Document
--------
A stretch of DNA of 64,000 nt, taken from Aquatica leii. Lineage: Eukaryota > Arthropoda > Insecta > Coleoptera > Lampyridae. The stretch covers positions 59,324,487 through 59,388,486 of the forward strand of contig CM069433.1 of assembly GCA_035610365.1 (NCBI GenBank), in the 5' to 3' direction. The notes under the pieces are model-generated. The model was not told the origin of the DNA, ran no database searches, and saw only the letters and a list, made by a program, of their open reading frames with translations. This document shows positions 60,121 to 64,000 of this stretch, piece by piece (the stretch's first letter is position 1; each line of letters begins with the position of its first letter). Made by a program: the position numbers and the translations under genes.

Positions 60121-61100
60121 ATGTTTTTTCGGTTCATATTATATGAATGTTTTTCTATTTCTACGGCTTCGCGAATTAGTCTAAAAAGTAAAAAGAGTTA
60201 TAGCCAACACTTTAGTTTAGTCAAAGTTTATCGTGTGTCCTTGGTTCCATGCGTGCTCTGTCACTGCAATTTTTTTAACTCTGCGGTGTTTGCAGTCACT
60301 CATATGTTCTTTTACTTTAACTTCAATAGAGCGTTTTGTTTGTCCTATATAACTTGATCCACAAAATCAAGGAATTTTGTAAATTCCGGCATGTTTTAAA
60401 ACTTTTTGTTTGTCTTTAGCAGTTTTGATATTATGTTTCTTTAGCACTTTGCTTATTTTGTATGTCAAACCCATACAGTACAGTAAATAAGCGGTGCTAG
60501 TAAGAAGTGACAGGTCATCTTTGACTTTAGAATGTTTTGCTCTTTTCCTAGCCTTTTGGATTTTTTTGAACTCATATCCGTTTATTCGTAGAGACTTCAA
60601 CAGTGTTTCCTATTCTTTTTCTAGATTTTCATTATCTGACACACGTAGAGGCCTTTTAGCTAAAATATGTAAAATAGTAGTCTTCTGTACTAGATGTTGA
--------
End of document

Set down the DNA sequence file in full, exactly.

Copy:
A stretch of DNA of 64,000 nt, taken from Aquatica leii. Lineage: Eukaryota > Arthropoda > Insecta > Coleoptera > Lampyridae. The stretch covers positions 59,324,487 through 59,388,486 of the forward strand of contig CM069433.1 of assembly GCA_035610365.1 (NCBI GenBank), in the 5' to 3' direction. The notes under the pieces are model-generated. The model was not told the origin of the DNA, ran no database searches, and saw only the letters and a list, made by a program, of their open reading frames with translations. This document shows positions 60,121 to 64,000 of this stretch, piece by piece (the stretch's first letter is position 1; each line of letters begins with the position of its first letter). Made by a program: the position numbers and the translations under genes.

Positions 60121-61100
60121 ATGTTTTTTCGGTTCATATTATATGAATGTTTTTCTATTTCTACGGCTTCGCGAATTAGTCTAAAAAGTAAAAAGAGTTA
60201 TAGCCAACACTTTAGTTTAGTCAAAGTTTATCGTGTGTCCTTGGTTCCATGCGTGCTCTGTCACTGCAATTTTTTTAACTCTGCGGTGTTTGCAGTCACT
60301 CATATGTTCTTTTACTTTAACTTCAATAGAGCGTTTTGTTTGTCCTATATAACTTGATCCACAAAATCAAGGAATTTTGTAAATTCCGGCATGTTTTAAA
60401 ACTTTTTGTTTGTCTTTAGCAGTTTTGATATTATGTTTCTTTAGCACTTTGCTTATTTTGTATGTCAAACCCATACAGTACAGTAAATAAGCGGTGCTAG
60501 TAAGAAGTGACAGGTCATCTTTGACTTTAGAATGTTTTGCTCTTTTCCTAGCCTTTTGGATTTTTTTGAACTCATATCCGTTTATTCGTAGAGACTTCAA
60601 CAGTGTTTCCTATTCTTTTTCTAGATTTTCATTATCTGACACACGTAGAGGCCTTTTAGCTAAAATATGTAAAATAGTAGTCTTCTGTACTAGATGTTGA